• corporate bean counters, who place such things as quarterly profits and shareholder value ahead of worker safety and well-being, ahead of environmental concerns, or ahead of community partnership, saying “we can’t afford to . . .” when what they really mean is “we choose not to spend in order to . . .”;
  • lawyers who provide legal cover to those who abuse, torture, and terrorize, and the second group of lawyers who “let bygones be bygones” in order to not have to deal with the actions of the first group;
  • bishops and religious leaders who privately chastise abusive priests and pastors, but who fail to hold them publicly accountable and seek justice, out of a concern to not cause a scandal that would bring the religious organization into disrepute; and
  • leaders of sports programs who value winning so much that they are willing to look the other way when coaches, trainers, and doctors abuse athletes.

The tools of the Moderate are things like Non-Disclosure Agreements, loyalty to The Team, and the explicit and implicit power of the hierarchy. The Moderate may not be at the top of the pyramid, but as long as the Moderate can kiss up and kick down, they think they will be OK. They’ll keep their powder dry, waiting for a better time to act. But all too often, the Moderate refuses to use what they’ve been saving for that rainy day, even when they are in the middle of a Category 5 hurricane.

But there are signs of hope, and we’ve seen some of them as well over the last three years:

  • career government professionals – at the State Department like Marie Yovanovitch, at the Department of Defense like Captain Brett Crozier of the USS Theodore Roosevelt, at the Department of Health and Human Services like Dr. Richard Bright, at the Department of Justice like Brandon Van Graak, and others like them – who refused to worry about personal consequences to themselves and fudge the data, ignore the facts, shade the advice,  or stand silently by while others do so;
  • passers-by to acts of injustice, who not only document what is being done but who take action to hold perpetrators to account (NY dog walkers, represent!);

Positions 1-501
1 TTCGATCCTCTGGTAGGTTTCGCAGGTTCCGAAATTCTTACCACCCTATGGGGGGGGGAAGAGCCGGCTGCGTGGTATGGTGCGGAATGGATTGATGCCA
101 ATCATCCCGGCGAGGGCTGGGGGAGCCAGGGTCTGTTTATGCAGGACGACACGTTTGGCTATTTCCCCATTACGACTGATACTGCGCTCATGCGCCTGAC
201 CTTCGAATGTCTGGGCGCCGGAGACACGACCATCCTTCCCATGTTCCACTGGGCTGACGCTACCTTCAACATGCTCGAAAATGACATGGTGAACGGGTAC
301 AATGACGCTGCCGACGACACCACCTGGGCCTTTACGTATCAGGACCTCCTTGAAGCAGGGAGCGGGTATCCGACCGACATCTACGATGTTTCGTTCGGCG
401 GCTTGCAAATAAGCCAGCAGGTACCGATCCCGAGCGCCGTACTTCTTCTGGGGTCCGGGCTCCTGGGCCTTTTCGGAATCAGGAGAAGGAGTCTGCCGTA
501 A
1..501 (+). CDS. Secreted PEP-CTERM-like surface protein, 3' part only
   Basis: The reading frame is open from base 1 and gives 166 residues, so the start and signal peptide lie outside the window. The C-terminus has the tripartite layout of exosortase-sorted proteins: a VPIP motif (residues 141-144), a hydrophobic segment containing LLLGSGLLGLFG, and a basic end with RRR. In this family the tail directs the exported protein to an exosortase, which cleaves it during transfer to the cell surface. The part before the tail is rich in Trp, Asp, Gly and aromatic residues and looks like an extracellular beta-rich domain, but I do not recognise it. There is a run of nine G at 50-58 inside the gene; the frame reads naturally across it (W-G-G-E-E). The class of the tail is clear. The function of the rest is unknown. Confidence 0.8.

• young voices like Greta Thunberg who refuse to go along to get along, who ask the tough questions of those in power, and who question the answers that mock the truth, and old voices like Elizabeth Warren who do the same; and
  • voices of political relative newcomers like Katie Porter, AOC, Stacy Abrams, who do not let their low spot on the political totem pole (or lack of a spot at all) keep them from speaking out for justice.

This past week, longtime AIDS activist Larry Kramer passed away. He founded the Gay Men’s Health Crisis to care for gays stricken with AIDS, while the government turned its eyes away from the problem. Later on, he founded ACT-UP, when he saw GMHC had become too domesticated and unwilling to rock the boat when the boat desperately needed rocking. He called out the gay community and he called out government officials, even those who were trying to help like Anthony Fauci, for not doing anywhere close to what was needed.

And in many respects, it worked. Maybe not as fast as it should have, or as well as Kramer would have liked, but it made a difference. From Kramer’s NY Times obituary:

The infectious-disease expert Dr. Anthony S. Fauci, longtime director of the National Institute of Allergy and Infectious Diseases, was one who got the message — after Mr. Kramer wrote an open letter published in The San Francisco Examiner in 1988 calling him a killer and “an incompetent idiot.”

“Once you got past the rhetoric,” Dr. Fauci said in an interview for this obituary, “you found that Larry Kramer made a lot of sense, and that he had a heart of gold.”